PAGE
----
- Recent rain has brought a marked improvement to air pollution levels in most parts of the archipelago but localized spikes in wildfires continue to threaten air quality.
- The International Red Cross is implementing a three-month emergency response plan through January next year.
- An RSPO official calls on palm oil companies to make public all concession maps and plans for development on those concessions.
The Indonesian military said on Thursday conditions in South Sumatra had improved but that it was not yet time to withdraw soldiers seconded to firefighting efforts in more remote parts of the province.
Parts of Rokan Hulu, one of the regencies of Sumatra worst-affected by this year’s haze, were inundated with water on Thursday following months of unrelenting drought and fires.
“The smoke disappears; the floods arrive,” Indonesia’s disaster management agency spokesman Sutotop Purwo Nugroho said on Thursday.
Recent rain has brought a marked improvement to air pollution levels in most parts of the archipelago but localized spikes in wildfires continue to threaten air quality. People in East Kalimantan were again wearing face masks on Thursday after thin smoke emerged from surrounding fires in the haze-hit province.
Indonesian newspaper Tribun reported smoke returned to North Penajam Paser regency on Wednesday night.
“Overnight when you went in to a room inside it still smelled like something was burning,” said one resident.
The International Red Cross said on Wednesday it was implementing a three-month emergency response plan through January next year. The NGO said that it was readying safehouses equipped with air purifiers in affected areas that it would also provide first-aid facilities and refer seriously sick patients to appropriate health centers.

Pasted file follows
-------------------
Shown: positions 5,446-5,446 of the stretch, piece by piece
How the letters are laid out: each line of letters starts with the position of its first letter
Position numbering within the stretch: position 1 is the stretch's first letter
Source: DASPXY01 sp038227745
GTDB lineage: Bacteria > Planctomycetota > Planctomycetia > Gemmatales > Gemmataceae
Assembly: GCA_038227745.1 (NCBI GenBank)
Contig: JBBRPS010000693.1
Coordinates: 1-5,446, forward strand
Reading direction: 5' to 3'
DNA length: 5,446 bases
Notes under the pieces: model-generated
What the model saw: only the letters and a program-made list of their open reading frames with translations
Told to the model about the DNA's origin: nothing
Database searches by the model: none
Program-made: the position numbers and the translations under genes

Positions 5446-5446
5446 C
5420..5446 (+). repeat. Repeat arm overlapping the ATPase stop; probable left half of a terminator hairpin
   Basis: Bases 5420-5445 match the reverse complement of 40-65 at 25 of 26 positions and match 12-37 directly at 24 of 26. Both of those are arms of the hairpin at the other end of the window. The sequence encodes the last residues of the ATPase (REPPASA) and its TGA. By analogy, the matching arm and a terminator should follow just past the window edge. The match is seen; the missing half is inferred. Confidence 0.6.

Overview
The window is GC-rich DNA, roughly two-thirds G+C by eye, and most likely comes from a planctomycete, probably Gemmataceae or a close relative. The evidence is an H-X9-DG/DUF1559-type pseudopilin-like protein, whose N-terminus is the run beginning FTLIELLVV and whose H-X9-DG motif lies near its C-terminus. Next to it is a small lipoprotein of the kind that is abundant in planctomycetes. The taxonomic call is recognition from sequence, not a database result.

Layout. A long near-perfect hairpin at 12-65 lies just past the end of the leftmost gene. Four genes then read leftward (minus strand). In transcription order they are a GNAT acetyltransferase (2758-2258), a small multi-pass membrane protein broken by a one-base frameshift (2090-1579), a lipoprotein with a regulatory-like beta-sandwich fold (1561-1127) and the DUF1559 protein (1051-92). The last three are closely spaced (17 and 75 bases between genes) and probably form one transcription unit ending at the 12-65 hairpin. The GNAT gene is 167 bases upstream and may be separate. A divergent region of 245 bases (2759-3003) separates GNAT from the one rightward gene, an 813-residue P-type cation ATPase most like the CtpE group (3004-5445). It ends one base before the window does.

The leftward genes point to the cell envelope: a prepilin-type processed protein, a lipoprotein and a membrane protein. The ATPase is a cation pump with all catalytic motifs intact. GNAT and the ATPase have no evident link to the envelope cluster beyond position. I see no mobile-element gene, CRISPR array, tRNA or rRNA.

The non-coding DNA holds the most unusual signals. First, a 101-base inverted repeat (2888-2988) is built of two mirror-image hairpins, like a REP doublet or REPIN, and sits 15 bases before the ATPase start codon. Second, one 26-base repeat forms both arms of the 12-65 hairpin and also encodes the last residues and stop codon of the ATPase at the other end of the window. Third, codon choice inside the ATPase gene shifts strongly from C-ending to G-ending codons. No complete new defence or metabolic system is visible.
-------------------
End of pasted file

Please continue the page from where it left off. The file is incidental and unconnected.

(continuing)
The IRC emergency response is working in three affected provinces. It has received funding from the Australian Department of Foreign Affairs and Trade, the International Federation of Red Cross and Red Crescent Societies, disaster response emergency fund as well as USAID.
A doctor working at a health clinic in Palembang, the capital of South Sumatra province, said 50 percent of those seeking treatment at the facility were children.
Red Cross teams in the field are also working out of mobile health centers in more-remote areas, with doctors and health workers handing out basic items such as face masks, oxygen cylinders and vitamins.
“Although the haze has now reduced significantly, community members still come to the Red Cross emergency houses with continuing respiratory complaints,” the IRC said.
As the Indonesian government continued to work on the details of new policies designed to address the underlying causes of annual fires, the palm oil industry’s largest certification body for sustainability said wholesale reforms were needed for the industry to repair its reputation for land loss.
“The stigma of palm oil as an environmental villain is deep-rooted, with the industry being the most scrutinized in terms of environmental and social impacts,” Edi Suhardi, the vice president of the Roundtable on Sustainable Palm Oil (RSPO), writes in the Jakarta Post.
Suhardi calls on palm oil companies to make public all concession maps and plans for development on those concessions. In addition the government must expedite efforts to produce a comprehensive map identifying every concession holder in order to build sufficient data to manage future fires.
Suhardi calls on the government to revoke all laws at the local level that permit small-scale burning as a means of clearing land.
“The newly formed Indonesia Estate Crop Fund, which manages the CPO Supporting Fund (CSF), can play the pivotal role of a sustainability champion to align the efforts of the government with multinational agencies and multi-stakeholder organizations to rebuild the image and understanding of Indonesian palm oil,” he writes.
The CSF, also known as the CPO Fund, has been the subject of intense debate over whether it should carry safeguards meant to curtail deforestation and peatlands conversion.